Debt, Obligation, Empathy

We're continuing the beautiful meandering discussion from the last time we met. The pieces below are just for reference, we can pick and choose what we need.

This first part is from the end of the Business or Friendship discussion guide:

What's a transaction? What kinds of transactions are there? Is there a difference between a 'transaction' and an 'exchange'? Are transactions always fair?
Exchange is all about equivalence. Both sides are keeping accounts, it's okay for both sides to keep account! Also, the entire relationship can be canceled out, and either party can call an end to it at any time. (paraphrase of) Debt p.103
What is the relationship between people in a transaction? Are they equals?

討論逐字稿: Business or Friendship? 2014/10/5 discussion

These are notes from the discussion that include partial transcripts of what we said.

Sharing is like I have something I can give part of it to someone I want to give it to.

A transaction is like I give something to someone else and at the same time I expect that person to give something in return, like feedback, or an object
Of equal value?
Transaction may mean the same as 'private goods', that means a thing has it's own property rights, so the owner is the only one that can use it, sell it, dispose of it, so in the market, private goods can be transacted. At the same time, private goods are hard to share with other people. For example, if you need a pencil, you don't often share it with other people.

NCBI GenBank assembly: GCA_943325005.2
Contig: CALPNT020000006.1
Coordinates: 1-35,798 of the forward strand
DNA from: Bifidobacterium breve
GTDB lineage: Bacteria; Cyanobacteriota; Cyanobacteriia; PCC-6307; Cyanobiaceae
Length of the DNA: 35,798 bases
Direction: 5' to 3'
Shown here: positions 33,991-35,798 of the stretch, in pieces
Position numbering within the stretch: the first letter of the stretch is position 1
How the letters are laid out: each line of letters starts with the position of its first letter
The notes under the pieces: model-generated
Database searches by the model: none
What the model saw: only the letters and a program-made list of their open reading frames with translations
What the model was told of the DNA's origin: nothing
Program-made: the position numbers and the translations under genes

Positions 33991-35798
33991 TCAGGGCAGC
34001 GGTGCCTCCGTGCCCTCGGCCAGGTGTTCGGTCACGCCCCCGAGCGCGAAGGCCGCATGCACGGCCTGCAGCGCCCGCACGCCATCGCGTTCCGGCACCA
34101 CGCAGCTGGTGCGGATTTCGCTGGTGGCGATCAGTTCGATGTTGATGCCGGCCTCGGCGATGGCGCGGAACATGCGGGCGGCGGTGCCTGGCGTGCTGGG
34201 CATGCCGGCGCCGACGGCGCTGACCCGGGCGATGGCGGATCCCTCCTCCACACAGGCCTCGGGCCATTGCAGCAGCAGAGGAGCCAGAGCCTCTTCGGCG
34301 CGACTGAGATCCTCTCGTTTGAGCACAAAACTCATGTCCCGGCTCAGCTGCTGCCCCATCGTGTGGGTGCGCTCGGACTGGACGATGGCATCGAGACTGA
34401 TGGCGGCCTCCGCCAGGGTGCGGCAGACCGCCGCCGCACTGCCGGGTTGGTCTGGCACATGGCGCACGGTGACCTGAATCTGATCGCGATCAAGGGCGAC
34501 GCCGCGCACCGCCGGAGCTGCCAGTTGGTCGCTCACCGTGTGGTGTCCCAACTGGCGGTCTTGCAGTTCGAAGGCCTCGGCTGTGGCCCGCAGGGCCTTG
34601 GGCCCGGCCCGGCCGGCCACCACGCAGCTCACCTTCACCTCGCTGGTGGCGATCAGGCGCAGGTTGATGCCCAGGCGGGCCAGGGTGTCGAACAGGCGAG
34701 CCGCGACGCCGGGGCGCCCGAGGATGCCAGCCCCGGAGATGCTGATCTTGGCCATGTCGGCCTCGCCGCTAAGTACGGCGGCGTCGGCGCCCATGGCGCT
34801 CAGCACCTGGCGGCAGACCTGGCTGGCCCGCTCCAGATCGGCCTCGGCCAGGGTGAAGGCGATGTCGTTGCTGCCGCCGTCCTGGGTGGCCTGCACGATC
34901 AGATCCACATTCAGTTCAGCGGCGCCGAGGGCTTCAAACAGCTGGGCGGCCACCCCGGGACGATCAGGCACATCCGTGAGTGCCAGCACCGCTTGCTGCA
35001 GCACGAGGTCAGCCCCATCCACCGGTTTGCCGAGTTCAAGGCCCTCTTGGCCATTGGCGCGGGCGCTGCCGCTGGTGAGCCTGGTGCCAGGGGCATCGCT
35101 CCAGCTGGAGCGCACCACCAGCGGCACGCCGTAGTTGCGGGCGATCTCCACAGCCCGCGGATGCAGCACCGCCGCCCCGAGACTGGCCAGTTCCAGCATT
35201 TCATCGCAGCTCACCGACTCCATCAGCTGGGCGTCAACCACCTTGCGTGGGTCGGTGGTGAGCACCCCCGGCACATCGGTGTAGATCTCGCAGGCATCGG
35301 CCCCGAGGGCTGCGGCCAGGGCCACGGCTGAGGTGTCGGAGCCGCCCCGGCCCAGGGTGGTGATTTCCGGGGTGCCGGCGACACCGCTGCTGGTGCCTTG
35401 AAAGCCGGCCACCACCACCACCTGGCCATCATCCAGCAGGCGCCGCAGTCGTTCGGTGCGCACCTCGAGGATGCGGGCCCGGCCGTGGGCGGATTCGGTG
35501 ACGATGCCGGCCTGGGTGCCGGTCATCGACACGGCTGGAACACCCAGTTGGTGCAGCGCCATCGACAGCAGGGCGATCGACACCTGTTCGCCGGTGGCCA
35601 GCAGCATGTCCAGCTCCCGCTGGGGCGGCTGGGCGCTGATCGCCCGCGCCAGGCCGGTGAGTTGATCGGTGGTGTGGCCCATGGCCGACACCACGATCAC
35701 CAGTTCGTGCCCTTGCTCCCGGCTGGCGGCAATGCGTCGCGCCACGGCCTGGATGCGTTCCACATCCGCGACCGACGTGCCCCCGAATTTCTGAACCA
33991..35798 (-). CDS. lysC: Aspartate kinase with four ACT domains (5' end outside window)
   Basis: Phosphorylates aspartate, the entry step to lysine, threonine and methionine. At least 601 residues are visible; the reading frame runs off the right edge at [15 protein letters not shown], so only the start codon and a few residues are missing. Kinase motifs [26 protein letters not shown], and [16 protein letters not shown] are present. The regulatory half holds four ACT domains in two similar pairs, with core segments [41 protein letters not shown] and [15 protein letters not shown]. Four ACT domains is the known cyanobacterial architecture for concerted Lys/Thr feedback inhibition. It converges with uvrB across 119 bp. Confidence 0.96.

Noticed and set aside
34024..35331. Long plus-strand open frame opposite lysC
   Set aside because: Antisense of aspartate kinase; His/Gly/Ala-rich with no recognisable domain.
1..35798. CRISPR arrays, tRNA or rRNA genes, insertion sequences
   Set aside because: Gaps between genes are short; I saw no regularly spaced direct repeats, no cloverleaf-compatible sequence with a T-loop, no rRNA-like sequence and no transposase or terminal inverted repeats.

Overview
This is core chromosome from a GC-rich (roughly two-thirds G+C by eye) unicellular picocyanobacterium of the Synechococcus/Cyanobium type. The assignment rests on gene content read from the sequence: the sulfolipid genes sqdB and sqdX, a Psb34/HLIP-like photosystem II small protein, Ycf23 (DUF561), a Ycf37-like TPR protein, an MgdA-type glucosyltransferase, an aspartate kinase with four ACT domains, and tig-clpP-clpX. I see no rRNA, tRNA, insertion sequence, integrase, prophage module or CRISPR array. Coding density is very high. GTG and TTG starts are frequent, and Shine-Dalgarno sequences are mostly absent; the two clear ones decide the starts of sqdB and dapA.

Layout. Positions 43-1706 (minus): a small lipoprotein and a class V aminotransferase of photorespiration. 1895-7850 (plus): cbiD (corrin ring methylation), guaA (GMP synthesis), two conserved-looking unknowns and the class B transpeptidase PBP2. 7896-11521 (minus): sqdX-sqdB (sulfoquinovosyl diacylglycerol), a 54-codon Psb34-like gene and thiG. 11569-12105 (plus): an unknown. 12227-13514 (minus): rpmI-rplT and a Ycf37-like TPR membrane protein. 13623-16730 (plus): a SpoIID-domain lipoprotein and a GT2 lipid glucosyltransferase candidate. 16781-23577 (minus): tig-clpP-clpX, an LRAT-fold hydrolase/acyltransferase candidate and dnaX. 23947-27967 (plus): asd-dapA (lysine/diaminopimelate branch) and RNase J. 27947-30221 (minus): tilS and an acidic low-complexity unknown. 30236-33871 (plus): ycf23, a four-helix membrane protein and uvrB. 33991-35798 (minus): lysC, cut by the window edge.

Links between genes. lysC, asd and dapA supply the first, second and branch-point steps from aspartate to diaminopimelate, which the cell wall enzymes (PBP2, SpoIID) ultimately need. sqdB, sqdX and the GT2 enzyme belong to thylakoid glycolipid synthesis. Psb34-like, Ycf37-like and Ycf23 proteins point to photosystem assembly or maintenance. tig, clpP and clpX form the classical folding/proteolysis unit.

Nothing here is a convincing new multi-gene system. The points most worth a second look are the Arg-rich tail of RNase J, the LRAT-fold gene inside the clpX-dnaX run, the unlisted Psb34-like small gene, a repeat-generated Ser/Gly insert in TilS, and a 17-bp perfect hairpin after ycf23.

A pencil? It is very easy to share!
Use simultaneously, no.
Money is hard to share.
You can share a house! Share the right of use with other people.

What's easier to define: a business transaction or a friendship?
Or, what's the difference between the two?
Well, is there emotional affection involved? Are there emotions involved?
But business transactions can be emotional?
I'm talking about affection, or bonding.
A friendship has more bonding?

討論逐字稿: CES

From the discussion "CES: A different way to exchange value"

Concluding Statements:
How does the way in which we exchange value impact our relationships with other people?

I will say a lot, I’m sorry. In my opinion, in a barter system, you have to trust the people who provide the things, for instance I exchange this one with her water because I trust her water is good. In the money system, like the modern system, you have to trust in the one who produces the money, endorses it. You have to trust the gvt, that's why we think the US dollar is good, and the Russian not so much, because they're not stable. This kind of money is less valuable.
And for the CES system, I think you first have to trust the accounting system, you have to trust the record in a transparent way, and you have to trust the people as well. Like in yahoo knowledge. If the people are just kidding, and they don't really contribute some valuable knowledge, I wouldn't join this community. So I would say in the first barter system, the people, their connections will be tighter.

I don't have a novel idea but I will try to express it. I think the different way to exchange value, of the two kinds of ways to exchange value, the difference between the two systems is about the distance between people. Some ways to exchange value will enlarge the distance between individuals and some will bring them together. So if we use the way to exchange value over a larger distance, we will have less empathy.

CES: A different way to exchange value